While the nation’s senior citizen population has increased at a rapid pace over the past ten years, many elder issues have come to the forefront, including increased medical needs, social security discussion and nursing home debate. A recent report, led by the Organization for Economic Cooperation and Development (OECD), considered the growing elderly population in urban development across the country. The organization reported a 24 percent increase in senior living population in cities across the U.S. from 2001 to 2011. The fastest growing demographic is seniors age 80 and up. These statistics lead to the question: How can urban areas adjust their infrastructures to these changing needs of our citizens as they age?
Increasing Accessible and Affordable Housing
One key element in creating senior-friendly cities is to increase accessible and affordable housing. Many people choose to move into smaller homes as they age. After retirement, some must adjust their budget as income decreases and medical expenses increase. Stairs may become challenging, as can property maintenance. City living has the potential to provide one-level apartments with few or no stairs, little upkeep, and easy access to medical services. In certain areas, zoning laws are being re-evaluated to allow families more flexible options for adding additional living quarters. Urban planners are exploring various forms of housing for the elderly.
Transportation and Mobility
As driving becomes more hazardous and difficult with age, public transportation may be vital to an elderly person’s well-being. Going to medical appointments and maintaining a healthy social life are crucial for seniors. Many cities already offer free or reduced price car and taxi services specialized for handicapped citizens. As more elder-based social services are offered, specialized senior bus transportation is explored as well. Discounted metro-cards are offered in many cities already. Organizations are beginning to look to other countries for ideas. For example, Lisbon, Portugal has instilled a public awareness campaign for elderly safety on city sidewalks. To accommodate their needs, walkways must be no less than five feet wide.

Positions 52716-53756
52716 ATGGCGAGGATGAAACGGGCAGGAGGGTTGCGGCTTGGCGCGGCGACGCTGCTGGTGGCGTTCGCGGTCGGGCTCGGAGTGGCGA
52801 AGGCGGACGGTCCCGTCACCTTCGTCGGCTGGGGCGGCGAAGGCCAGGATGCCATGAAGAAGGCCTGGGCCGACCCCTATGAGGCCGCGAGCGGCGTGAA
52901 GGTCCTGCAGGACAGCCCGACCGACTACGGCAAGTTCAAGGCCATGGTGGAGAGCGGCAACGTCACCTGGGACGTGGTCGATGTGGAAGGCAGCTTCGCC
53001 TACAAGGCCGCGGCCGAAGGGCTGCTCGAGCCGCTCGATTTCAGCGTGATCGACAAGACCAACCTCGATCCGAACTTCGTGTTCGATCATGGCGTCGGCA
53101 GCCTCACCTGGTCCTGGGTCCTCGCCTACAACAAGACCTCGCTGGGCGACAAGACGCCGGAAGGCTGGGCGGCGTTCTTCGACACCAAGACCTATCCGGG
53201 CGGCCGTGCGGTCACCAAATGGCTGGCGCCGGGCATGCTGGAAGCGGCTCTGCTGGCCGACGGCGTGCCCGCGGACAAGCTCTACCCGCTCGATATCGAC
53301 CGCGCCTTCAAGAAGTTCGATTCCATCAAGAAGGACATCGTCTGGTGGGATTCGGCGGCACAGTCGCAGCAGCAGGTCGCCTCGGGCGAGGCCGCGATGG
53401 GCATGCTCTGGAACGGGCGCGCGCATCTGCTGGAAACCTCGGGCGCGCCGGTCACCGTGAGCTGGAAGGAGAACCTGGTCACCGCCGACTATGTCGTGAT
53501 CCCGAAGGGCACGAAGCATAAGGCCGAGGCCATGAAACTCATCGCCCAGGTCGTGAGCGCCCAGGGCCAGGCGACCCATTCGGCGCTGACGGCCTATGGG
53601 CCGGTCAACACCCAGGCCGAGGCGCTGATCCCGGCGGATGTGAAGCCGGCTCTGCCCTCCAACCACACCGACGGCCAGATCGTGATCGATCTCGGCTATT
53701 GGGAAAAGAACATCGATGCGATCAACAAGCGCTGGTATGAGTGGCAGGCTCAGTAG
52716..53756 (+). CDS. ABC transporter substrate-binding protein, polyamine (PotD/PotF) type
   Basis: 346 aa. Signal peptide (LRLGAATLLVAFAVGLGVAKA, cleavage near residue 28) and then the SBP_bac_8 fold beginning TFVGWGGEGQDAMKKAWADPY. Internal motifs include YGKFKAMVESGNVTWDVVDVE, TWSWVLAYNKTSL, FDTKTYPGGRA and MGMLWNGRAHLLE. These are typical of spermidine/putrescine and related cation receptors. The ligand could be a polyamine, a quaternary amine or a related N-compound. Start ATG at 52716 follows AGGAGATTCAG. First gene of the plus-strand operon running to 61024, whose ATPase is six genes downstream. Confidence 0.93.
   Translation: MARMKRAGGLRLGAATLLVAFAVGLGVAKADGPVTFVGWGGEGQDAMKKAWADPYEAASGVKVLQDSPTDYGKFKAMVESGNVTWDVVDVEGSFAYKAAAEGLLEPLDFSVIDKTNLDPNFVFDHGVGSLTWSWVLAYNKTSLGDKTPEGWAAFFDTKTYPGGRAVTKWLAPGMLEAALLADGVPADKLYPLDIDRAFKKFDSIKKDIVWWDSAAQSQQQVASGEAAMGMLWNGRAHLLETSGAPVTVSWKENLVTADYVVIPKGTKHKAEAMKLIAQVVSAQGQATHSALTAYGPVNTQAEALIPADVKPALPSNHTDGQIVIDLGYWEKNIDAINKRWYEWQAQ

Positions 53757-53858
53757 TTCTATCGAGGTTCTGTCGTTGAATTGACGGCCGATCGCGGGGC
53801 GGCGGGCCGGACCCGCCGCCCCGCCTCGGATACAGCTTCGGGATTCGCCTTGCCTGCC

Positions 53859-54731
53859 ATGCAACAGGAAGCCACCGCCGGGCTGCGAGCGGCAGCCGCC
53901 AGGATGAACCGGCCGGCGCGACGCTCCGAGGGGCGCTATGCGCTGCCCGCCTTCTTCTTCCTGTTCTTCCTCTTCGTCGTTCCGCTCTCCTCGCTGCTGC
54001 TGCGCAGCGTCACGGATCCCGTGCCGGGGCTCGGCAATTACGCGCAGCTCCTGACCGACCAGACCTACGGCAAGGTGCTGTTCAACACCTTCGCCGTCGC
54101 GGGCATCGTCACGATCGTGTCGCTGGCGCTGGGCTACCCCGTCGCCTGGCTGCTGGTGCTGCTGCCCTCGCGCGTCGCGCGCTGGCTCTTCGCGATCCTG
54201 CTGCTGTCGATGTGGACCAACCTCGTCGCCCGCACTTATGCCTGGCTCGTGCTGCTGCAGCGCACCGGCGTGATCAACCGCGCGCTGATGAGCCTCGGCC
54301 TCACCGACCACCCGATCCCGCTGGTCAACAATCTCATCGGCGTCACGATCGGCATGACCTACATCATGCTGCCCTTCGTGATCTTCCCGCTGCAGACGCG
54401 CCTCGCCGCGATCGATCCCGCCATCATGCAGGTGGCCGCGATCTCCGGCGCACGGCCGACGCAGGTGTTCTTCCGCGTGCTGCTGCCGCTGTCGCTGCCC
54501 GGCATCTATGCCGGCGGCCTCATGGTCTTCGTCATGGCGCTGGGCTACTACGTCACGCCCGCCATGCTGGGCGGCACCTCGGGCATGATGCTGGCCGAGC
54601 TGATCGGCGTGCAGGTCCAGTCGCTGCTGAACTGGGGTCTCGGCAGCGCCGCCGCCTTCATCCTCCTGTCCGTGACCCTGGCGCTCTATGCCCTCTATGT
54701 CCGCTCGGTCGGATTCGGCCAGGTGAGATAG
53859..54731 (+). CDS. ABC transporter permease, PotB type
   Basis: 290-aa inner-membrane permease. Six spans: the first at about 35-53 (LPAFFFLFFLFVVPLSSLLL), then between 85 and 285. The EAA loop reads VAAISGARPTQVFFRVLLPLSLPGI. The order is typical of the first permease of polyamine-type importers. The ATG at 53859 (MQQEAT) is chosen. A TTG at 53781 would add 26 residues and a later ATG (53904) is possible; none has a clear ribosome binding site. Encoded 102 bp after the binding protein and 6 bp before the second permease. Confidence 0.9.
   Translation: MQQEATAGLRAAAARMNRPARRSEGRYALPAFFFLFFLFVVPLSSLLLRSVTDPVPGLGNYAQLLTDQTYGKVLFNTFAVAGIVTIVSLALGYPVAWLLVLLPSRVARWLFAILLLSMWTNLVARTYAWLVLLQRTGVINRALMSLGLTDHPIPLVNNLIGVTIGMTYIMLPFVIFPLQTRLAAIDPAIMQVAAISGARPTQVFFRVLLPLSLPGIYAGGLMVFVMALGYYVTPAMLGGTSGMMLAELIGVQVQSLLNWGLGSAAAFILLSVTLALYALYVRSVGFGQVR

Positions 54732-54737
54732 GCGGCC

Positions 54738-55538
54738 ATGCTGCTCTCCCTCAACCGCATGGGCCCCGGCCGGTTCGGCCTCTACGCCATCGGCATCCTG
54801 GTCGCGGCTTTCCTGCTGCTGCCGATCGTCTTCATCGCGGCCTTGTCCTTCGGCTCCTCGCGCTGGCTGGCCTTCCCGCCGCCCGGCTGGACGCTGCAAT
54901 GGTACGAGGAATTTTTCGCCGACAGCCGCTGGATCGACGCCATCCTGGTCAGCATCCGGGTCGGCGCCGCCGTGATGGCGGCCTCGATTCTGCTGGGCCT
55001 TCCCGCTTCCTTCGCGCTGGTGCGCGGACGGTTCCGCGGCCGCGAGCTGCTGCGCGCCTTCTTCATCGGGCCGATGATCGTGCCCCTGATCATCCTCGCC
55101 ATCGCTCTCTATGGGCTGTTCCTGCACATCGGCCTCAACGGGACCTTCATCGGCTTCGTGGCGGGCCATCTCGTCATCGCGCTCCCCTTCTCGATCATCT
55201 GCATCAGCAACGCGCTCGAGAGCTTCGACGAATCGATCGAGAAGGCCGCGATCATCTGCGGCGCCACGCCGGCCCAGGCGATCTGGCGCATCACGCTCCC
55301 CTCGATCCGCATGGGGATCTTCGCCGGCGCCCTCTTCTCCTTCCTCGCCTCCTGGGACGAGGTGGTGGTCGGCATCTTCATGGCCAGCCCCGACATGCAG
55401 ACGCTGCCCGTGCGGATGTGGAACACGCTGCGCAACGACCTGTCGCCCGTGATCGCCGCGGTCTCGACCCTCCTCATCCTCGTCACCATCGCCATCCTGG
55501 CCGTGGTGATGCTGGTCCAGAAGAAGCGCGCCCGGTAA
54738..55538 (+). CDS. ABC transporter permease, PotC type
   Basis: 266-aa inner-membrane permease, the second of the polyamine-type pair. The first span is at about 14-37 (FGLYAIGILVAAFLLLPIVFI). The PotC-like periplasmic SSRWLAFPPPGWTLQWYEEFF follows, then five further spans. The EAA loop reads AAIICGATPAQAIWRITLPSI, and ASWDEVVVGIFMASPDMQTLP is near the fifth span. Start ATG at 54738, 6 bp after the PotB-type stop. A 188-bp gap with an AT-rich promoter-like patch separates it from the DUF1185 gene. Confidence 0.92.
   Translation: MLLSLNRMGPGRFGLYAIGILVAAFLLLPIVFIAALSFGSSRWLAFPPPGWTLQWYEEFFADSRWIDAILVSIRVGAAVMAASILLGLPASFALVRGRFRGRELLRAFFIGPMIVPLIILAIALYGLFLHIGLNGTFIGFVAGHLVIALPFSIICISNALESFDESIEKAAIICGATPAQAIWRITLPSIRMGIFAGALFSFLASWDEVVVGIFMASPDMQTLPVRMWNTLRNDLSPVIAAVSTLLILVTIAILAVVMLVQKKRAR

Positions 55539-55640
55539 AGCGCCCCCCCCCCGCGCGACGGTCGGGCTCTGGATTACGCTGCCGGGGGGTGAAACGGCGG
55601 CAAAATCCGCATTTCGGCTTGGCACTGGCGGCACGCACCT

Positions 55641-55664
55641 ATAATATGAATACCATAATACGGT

Cost Effective Social Services
During a time when the number of seniors is increasing rapidly, many city budgets are unfortunately being cut. The OECD has to deal with this issue in their effort to find affordable resources for growing needs. Examples of free or low cost social services include Nutrition Centers, Recreation Centers, and Meals on Wheels. The OECD’s goal is to keep up with the changing demographic while continuing the search for innovative and effective ways to engage the elderly with each other and the community.
Long Island Premier Elder Law Attorney
If you are a senior thinking about relocating, or you have an elderly loved one living on their own, you may have legal questions about Medicaid, special needs or elder law. Serving New York City, Nassau and Suffolk Counties, Andrew M. Lamkin and his team will work with you to ensure your assets are protected and that your benefits will be there when you need them. Contact the Law Offices of Andrew M. Lamkin today.